The chilling realization that some things in high finance will never change, notwithstanding the current crisis, came to me the other day when I discovered that the Federal Reserve would accept only AAA-rated securities as collateral for its new program to finance consumer loans.
On the surface this seems only prudent -- after all, what could be more gilt-edged than paper given a top investment grade by two of the three most-recognized credit rating agencies, as the Fed demands?
But the problem isn't the ratings. It's the raters. If the mortgage meltdown teaches us anything, it's that the work of the credit rating companies isn't worth the paper it's scribbled on.
The slipshod performance of these firms -- Moody's Investors Service and Standard & Poor's Ratings Services are the largest by far -- was a major contributing factor to the crisis. Yet the raters are so deeply embedded in the financial system that eradicating their pernicious influence may be the toughest regulatory challenge we face.
"They're like a cancer that's spread throughout our law, our banking regulations, our securities regulations, our insurance regulations," Frank Partnoy, who dealt with derivatives as an investment banker and now teaches law at the University of San Diego, told me this week.
By order of the Securities and Exchange Commission, for example, money market funds can't invest in paper below a certain rating. Institutional investors such as pension funds are often barred from buying bonds below a certain grade.
That means a rating firm's word can determine whether the market for a bond is huge or minuscule. For corporate issuers, a top credit rating is money in the bank because it means lower borrowing costs.
For investment managers, the ratings provide cover for half-baked decisions: If you blow a billion for a pension fund on a bad bond issue, you can always point to the AAA grade it got from Moody's or S&P (or both) and say, "Don't blame me."
Yet the rating process is shot through with conflicts of interest. The agencies get almost all of their income from fees for rating securities, and those fees are paid by the issuers of those securities. As a result, the raters are wary of giving low grades, fearing customers will get ticked off and take their business to a competitor that might be more, shall we say, flexible.
In a 2007 internal memo unearthed by the House Committee on Oversight and Government Reform, a Moody's executive wrote that the firm had been struggling for years to balance the quest for market share with the need to preserve the quality of its ratings.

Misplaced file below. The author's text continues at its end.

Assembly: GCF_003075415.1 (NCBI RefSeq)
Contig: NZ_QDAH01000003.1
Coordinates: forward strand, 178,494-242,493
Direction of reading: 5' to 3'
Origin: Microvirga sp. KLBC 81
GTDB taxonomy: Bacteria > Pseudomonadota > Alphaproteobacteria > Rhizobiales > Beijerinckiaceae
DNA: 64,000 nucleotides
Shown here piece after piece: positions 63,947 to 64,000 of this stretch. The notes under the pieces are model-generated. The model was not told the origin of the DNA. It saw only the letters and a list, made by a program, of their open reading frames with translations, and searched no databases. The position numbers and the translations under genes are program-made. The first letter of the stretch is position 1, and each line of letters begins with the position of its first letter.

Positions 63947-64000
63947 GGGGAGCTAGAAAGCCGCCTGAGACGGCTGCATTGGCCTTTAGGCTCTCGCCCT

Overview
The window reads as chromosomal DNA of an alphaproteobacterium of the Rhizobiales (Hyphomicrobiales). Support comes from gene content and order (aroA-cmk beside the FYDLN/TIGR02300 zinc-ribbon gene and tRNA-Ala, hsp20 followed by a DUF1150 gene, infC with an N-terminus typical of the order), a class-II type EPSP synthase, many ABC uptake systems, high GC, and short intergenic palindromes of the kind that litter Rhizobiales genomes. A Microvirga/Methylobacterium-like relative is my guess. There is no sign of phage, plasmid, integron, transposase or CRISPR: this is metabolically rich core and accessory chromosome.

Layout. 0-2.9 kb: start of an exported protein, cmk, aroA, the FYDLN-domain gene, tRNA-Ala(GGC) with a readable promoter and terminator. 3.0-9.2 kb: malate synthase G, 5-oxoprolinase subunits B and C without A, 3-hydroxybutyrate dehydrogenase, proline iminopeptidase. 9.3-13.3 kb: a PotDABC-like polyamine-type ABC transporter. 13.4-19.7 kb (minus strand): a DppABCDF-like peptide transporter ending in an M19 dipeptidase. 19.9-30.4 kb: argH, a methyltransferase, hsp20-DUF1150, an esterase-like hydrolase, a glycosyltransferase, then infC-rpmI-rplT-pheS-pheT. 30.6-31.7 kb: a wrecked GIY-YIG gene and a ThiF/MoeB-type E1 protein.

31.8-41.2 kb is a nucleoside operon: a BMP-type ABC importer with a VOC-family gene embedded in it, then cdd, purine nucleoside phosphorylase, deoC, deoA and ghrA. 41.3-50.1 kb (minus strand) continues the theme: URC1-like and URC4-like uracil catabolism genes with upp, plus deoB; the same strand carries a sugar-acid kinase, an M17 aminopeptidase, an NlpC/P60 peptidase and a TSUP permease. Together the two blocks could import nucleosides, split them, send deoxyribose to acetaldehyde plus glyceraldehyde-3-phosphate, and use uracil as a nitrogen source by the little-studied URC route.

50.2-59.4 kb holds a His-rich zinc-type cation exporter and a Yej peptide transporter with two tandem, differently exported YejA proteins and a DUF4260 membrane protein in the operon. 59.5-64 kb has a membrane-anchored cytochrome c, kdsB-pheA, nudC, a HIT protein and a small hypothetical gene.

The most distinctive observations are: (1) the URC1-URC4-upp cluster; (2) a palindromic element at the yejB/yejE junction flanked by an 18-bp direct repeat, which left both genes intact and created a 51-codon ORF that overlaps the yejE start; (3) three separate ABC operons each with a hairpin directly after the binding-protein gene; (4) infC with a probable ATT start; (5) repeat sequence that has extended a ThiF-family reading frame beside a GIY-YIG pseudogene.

The problem it kept running into was that the clients -- i.e., the issuers -- didn't want "good" ratings; they wanted high ratings. "Ratings quality has surprisingly few friends," the executive wrote.
Issuers learned they could game the process by jawboning the agencies or applying a thin layer of rouge to junk securities. Partnoy, in his book about his Wall Street career titled "F.I.A.S.C.O.," tells of using some creative cosmetics to get an AAA rating from S&P for an investment trust that largely held bonds of a graft-ridden Philippines power company. (S&P eventually backed off the rating, but not by much.)
These practices contributed mightily to the disaster epic known as the mortgage-backed securities market.
Billions of dollars of mortgage bonds were blessed with AAA ratings even though the agencies hadn't looked closely at the underlying home loans, much less reevaluated them after home prices topped out. According to congressional testimony and documents, the firms often simply plugged into their rating formulas the representations about loan quality they were given by the issuers -- including such upstanding lenders as Countrywide and IndyMac.
The agencies try to defend this system. They take fees from issuers, they say, because that allows them to make all their ratings public without charging a subscription. They note that they downgraded mass quantities of mortgage securities as soon as the problems in the market emerged. (Critics contend they should have identified the problems before the rest of the world knew.) The firms say they're only giving opinions about creditworthiness, and shouldn't be blamed for "unanticipated developments in the markets," as a Moody's man told the House committee.
Partnoy and others say the financial system would be well-served by stripping the agencies of their regulator-endorsed authority. "No one has been as wrong as they were," he says, "yet we continue to rely on them."
Among the options to replace them, he suggests, why not try the markets, which have been much better at gauging the credit risk of bonds and other securities?
An investment manager might be limited to buying securities with market interest rates no more than a certain number of percentage points above the yields on bonds of known risk, such as Treasuries. The change would force investors to use their own judgment, rather than outsourcing it to S&P and Moody's.
Indeed, many leading institutional investors weaned themselves from official ratings years ago. One investment executive told Moody's in 2007 (according to another memo published by the House committee) that people who accepted the firm's ratings were "sucker" investment managers.
That's some endorsement. Now if only the Federal Reserve would get the message.
Michael Hiltzik's column appears every Monday and Thursday. Reach him at email@example.com.